‘As we go over them, as we see other areas of abuse, we won’t hesitate to take action and clamp down.’ Despite reports of Cabinet splits over his efforts to use new legislation to save his deal to send illegal migrants to Rwanda, the Prime Minister said it should be remembered that there has been a fall in the number of small boats migrants arriving across the Channel. 

Mr Cleverly voiced his opposition to quitting the ECHR at the weekend, telling The Times the Rwanda scheme was ‘not the be all and end all’ of the Government’s efforts to tackle the Channel migrant crisis.

Treasury minister Laura Trott yesterday appeared to rebuke Mr Cleverly, saying that the Rwanda plan was ‘central’ to Prime Minister Rishi Sunak’s bid to deter illegal migrants from crossing the Channel – although she played down claims of a Cabinet split.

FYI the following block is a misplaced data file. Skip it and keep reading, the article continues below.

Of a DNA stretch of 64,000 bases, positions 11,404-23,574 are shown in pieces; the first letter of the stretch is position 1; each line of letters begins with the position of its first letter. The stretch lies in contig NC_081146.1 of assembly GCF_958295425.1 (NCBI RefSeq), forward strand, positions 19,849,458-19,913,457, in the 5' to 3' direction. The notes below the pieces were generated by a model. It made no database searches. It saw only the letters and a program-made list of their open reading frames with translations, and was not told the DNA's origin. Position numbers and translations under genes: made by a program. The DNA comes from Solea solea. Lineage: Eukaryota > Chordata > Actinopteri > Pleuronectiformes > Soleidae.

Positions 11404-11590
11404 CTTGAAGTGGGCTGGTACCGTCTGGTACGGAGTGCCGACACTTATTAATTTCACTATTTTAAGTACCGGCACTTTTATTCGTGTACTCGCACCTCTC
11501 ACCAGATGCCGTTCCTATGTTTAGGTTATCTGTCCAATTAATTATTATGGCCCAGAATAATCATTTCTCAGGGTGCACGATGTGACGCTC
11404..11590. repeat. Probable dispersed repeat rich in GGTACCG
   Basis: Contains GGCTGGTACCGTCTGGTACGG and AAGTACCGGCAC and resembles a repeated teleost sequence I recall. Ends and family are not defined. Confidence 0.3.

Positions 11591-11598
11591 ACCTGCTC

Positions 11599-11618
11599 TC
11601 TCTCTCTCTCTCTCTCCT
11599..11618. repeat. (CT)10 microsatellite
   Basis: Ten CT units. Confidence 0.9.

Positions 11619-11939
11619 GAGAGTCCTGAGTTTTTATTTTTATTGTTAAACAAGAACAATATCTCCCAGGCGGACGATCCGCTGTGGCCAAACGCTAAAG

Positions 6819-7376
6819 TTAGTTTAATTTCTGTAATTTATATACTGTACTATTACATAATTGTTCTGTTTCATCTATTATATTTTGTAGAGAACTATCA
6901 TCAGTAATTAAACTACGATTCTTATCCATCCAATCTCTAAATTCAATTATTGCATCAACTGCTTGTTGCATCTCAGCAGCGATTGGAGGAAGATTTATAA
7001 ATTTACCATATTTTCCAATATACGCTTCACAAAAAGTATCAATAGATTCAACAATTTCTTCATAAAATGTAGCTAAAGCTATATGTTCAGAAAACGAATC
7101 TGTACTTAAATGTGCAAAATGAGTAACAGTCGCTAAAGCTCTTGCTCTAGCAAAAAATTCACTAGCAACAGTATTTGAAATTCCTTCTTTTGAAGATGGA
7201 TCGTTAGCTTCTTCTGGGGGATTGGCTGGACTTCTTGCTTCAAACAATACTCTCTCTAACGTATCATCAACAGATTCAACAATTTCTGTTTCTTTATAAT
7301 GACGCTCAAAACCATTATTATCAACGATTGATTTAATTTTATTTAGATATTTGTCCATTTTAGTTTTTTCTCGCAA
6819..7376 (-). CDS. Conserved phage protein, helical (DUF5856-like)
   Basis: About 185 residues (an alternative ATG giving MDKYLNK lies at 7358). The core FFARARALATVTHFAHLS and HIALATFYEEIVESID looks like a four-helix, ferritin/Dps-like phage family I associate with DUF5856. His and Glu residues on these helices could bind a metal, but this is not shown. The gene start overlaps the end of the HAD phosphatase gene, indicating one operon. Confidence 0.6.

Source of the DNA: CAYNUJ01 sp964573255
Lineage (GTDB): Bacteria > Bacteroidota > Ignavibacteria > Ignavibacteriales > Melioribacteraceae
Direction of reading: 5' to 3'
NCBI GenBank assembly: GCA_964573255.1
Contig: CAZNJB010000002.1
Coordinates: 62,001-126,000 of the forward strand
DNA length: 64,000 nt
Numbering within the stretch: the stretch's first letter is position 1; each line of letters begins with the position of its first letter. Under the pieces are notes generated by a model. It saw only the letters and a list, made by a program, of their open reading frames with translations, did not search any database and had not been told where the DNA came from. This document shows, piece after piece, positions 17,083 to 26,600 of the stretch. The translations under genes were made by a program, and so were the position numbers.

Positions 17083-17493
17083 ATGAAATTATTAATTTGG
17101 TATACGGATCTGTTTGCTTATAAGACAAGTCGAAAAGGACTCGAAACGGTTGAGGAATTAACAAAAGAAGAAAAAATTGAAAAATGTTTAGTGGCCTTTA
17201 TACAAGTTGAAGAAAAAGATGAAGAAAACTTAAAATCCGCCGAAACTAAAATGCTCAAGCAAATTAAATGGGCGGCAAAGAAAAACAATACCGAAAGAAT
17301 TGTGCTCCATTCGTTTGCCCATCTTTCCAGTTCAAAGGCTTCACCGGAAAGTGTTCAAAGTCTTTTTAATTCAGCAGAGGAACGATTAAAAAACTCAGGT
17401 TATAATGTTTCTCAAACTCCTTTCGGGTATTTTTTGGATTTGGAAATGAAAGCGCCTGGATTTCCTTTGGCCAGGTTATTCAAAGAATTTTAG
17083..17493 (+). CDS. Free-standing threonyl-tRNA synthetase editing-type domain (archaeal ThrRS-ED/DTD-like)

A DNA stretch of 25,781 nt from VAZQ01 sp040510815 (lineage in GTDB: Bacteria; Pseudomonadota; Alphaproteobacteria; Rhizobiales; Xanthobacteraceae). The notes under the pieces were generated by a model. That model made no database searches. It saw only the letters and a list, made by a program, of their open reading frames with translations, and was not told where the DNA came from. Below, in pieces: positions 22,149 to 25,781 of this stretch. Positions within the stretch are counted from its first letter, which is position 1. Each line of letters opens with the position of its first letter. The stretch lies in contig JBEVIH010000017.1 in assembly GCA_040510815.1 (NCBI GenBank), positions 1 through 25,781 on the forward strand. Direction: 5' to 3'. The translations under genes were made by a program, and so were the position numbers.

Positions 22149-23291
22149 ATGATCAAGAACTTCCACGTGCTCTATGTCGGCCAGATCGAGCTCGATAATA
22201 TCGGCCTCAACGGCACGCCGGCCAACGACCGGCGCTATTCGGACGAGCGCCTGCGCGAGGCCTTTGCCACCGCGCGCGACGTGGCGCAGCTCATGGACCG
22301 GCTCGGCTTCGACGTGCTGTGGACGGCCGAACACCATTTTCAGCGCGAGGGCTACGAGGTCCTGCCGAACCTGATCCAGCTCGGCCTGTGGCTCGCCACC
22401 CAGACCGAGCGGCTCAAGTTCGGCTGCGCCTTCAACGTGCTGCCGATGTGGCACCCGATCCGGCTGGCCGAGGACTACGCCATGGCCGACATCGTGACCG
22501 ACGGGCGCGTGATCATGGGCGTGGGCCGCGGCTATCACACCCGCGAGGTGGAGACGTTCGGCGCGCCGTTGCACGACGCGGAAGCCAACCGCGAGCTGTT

The Mail understands that proposals to secure Rwanda-style deals with a number of other African countries had to be abandoned after Mr Cleverly objected.

Immigration minister Robert Jenrick is believed to be urging a five-point plan including many of the measures that were backed by Ms Braverman

‘There were other African countries Cleverly would not get into negotiations with, and then threw obstacles in the way,’ a Conservative source said.

‘He was refusing to look at it properly until the legal ruling on Rwanda had come back.

‘The Foreign Office put forward a couple of South American countries as possible contenders – without actually speaking to those nations properly about it – but they were completely unsuitable.’

Mr Cleverly also thwarted proposals to set up asylum processing centres on Ascension Island, Saint Helena or the Falkland Islands, Tory sources said.